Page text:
I mean, I think that there’s so many — if it’s not Instagram, it’s something else, I think — that reinforce these beauty ideals and what a woman should be, time and time again. I do think that I have a problem with the way that we constantly ask young girls to adjust and not our culture. And that was my experience as a 13-year-old. It was like, don’t wear that tight shirt, because you’re showing your boobs, and that’s going to make everyone feel bad and uncomfortable. And actually, you’re not going to be safe and protected. And this is where I actually still do feel defiant. ... So that’s how I feel. And I feel the same way about girls and social media. I’m like, go get it, honey. If that’s what you want to do and the system that we live in, I’m not going to tell you not to.

In the past, she's compared herself to Megan Fox, and ultimately this branding – or a she put it in the podcast – her social media that is “appealing to the male gaze” has led her to unique opportunities. Emily Ratajkowski has been the face of her own swimwear line Inamorata since 2017, and she uses her Instagram to help show off the stuff she's creating. So, at the end of the day, there's a component of it being a business decision too.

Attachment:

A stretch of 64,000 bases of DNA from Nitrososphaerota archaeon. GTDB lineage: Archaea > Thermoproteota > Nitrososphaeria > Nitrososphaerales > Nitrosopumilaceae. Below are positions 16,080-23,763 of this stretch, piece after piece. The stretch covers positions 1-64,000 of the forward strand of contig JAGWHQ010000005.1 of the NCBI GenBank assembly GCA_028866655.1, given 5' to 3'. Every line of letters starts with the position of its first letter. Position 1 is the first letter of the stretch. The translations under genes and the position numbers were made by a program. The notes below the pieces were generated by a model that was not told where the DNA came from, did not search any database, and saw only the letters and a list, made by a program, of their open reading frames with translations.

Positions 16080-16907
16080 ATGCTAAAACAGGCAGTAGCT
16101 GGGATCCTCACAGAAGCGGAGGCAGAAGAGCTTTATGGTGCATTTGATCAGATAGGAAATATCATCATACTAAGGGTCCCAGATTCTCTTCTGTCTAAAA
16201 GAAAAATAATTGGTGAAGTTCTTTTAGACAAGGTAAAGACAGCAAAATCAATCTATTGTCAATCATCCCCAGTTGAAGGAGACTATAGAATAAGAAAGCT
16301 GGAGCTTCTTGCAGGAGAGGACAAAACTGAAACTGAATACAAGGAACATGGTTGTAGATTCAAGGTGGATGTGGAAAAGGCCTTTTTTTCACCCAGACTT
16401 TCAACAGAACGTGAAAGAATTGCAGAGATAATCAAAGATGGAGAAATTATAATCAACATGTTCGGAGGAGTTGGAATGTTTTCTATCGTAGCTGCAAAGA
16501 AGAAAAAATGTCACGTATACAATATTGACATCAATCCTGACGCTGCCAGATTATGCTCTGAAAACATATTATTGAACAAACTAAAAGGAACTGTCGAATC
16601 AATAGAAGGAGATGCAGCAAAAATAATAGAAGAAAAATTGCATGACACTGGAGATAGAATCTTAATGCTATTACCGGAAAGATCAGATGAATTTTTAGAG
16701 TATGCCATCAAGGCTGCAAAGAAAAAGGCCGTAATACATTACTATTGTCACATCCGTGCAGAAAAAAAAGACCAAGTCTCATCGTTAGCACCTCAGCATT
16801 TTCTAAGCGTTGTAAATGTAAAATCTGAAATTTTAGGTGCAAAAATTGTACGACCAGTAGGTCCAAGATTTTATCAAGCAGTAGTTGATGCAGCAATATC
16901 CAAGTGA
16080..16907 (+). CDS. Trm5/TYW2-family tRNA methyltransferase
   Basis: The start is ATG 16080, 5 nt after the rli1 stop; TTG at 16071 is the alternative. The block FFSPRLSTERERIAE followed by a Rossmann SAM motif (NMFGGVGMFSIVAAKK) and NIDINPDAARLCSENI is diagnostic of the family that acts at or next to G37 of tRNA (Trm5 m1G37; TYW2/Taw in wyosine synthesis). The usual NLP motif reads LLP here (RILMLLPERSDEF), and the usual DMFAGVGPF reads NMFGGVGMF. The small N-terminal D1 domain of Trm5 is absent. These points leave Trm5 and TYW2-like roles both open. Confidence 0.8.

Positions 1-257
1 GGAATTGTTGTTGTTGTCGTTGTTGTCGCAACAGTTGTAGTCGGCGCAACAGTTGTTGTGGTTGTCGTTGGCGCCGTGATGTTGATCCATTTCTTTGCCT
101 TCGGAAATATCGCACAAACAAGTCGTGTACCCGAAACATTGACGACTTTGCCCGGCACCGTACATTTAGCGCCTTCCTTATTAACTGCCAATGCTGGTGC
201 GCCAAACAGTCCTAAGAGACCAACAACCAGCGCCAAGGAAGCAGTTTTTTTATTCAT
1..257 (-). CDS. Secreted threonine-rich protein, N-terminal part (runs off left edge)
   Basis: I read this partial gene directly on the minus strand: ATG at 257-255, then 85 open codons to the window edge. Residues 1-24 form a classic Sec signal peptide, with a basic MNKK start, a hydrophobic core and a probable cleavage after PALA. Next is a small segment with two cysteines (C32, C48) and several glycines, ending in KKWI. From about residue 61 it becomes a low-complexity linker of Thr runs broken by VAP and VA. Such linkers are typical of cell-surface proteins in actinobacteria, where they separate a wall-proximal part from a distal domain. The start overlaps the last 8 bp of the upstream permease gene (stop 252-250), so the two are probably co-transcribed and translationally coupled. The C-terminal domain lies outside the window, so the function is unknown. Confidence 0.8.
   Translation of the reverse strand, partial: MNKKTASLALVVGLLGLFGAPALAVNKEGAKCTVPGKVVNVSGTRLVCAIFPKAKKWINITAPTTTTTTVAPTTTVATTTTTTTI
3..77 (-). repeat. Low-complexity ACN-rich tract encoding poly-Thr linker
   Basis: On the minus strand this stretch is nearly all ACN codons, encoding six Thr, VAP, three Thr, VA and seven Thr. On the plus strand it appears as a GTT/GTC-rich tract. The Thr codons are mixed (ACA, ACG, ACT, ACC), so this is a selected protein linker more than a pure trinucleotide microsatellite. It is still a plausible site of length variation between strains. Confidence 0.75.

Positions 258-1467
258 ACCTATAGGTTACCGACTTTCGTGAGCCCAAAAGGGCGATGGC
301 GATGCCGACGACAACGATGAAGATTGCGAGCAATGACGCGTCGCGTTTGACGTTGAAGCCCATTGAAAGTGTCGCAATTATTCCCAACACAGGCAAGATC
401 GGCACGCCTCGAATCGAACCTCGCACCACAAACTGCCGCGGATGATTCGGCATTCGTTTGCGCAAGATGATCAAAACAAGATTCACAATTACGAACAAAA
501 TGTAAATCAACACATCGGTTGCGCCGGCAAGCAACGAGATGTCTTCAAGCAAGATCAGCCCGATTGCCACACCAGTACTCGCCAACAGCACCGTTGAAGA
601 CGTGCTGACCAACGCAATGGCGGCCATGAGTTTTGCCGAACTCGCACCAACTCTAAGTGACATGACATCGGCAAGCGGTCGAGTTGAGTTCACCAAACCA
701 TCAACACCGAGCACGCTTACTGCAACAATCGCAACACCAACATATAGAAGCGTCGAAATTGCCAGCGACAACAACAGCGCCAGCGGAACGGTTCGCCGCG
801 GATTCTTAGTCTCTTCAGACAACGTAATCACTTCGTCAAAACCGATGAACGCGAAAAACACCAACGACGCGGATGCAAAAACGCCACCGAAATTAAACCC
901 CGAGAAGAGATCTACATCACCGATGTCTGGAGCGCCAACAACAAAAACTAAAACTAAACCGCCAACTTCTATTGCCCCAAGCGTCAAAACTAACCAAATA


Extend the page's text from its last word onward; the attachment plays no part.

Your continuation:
Ratajkowski has been putting herself out there since she began modeling at 19, and social media has seemingly been a convenient way to expand her brand. But clearly, she has a lot of complicated feelings about her work and society's expectations in general.